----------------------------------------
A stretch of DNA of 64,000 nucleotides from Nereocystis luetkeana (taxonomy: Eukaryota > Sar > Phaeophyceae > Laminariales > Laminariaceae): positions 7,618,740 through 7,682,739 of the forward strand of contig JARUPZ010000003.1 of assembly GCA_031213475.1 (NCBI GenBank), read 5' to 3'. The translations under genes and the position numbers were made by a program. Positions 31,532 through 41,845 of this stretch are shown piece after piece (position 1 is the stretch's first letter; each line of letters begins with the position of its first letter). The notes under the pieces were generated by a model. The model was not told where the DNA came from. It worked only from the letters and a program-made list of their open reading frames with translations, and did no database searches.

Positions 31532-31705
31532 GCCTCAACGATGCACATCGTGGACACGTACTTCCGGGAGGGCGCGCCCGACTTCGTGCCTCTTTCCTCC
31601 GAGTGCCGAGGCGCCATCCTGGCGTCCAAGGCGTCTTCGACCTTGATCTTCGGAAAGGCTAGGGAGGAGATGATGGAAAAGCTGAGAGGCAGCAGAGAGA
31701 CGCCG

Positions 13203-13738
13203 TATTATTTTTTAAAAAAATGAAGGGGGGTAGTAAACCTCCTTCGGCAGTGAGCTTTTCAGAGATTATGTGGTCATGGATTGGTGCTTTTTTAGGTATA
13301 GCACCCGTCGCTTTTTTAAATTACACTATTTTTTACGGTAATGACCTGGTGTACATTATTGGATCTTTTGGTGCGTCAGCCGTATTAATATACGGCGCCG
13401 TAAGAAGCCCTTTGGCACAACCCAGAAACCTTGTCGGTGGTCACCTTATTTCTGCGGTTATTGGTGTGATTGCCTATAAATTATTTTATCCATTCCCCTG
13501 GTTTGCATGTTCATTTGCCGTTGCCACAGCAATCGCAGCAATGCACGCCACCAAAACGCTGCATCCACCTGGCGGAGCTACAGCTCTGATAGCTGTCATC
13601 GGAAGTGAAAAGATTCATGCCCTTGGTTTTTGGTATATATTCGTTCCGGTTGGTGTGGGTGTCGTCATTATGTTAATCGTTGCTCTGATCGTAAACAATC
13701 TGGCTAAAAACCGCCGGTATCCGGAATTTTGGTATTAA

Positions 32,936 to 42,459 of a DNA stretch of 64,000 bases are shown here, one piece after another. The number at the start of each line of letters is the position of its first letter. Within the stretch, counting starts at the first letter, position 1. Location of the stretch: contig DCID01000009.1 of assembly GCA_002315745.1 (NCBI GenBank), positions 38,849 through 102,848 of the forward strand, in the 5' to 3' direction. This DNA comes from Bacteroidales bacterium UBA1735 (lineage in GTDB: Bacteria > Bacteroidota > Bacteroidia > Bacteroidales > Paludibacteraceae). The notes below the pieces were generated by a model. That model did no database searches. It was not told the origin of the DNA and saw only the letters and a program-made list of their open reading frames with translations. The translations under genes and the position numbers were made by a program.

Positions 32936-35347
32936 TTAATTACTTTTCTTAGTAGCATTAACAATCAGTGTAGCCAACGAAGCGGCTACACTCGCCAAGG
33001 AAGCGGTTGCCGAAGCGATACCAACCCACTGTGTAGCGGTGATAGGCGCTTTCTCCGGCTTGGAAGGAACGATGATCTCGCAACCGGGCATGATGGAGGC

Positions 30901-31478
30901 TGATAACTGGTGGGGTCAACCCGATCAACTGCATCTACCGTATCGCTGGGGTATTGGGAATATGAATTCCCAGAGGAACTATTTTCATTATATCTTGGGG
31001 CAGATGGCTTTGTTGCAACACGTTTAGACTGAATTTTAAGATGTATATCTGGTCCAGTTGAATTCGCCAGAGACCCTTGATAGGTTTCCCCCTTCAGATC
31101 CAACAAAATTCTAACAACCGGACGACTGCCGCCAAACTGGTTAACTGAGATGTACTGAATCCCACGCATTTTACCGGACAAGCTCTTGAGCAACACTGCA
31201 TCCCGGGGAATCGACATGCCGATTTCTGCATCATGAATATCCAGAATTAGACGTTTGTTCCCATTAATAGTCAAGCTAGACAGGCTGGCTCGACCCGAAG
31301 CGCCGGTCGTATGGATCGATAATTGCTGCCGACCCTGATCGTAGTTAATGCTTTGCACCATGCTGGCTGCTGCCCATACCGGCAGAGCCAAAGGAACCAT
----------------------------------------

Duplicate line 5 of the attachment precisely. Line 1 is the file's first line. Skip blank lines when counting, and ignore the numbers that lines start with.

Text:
31701 CGCCG